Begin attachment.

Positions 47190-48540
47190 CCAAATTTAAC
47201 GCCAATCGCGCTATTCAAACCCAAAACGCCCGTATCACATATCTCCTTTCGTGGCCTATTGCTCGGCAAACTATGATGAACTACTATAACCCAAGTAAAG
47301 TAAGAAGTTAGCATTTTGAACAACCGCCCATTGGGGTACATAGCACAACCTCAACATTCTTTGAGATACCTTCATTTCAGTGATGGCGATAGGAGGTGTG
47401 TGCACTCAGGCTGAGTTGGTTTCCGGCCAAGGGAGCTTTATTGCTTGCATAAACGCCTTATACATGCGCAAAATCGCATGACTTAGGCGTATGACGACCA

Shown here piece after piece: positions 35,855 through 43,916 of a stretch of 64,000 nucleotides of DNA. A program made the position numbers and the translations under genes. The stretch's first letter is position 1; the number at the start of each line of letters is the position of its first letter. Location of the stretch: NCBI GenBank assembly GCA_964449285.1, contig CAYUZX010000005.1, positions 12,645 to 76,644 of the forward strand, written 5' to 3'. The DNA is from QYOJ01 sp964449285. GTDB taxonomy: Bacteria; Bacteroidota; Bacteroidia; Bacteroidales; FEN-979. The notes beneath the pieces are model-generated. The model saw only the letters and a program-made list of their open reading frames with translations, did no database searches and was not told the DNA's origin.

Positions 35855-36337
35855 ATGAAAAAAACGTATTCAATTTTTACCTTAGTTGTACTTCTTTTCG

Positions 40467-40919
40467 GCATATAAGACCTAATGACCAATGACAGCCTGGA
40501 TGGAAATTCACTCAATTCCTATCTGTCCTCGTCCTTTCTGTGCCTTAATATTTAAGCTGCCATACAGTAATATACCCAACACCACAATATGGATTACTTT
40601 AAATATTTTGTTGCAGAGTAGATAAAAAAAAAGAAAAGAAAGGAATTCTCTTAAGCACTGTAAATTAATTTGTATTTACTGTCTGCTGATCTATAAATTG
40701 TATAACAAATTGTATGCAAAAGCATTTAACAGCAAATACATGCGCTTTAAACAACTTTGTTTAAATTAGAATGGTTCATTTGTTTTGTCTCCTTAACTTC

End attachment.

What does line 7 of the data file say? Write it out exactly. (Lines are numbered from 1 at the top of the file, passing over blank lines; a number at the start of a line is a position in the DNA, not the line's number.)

Positions 35855-36337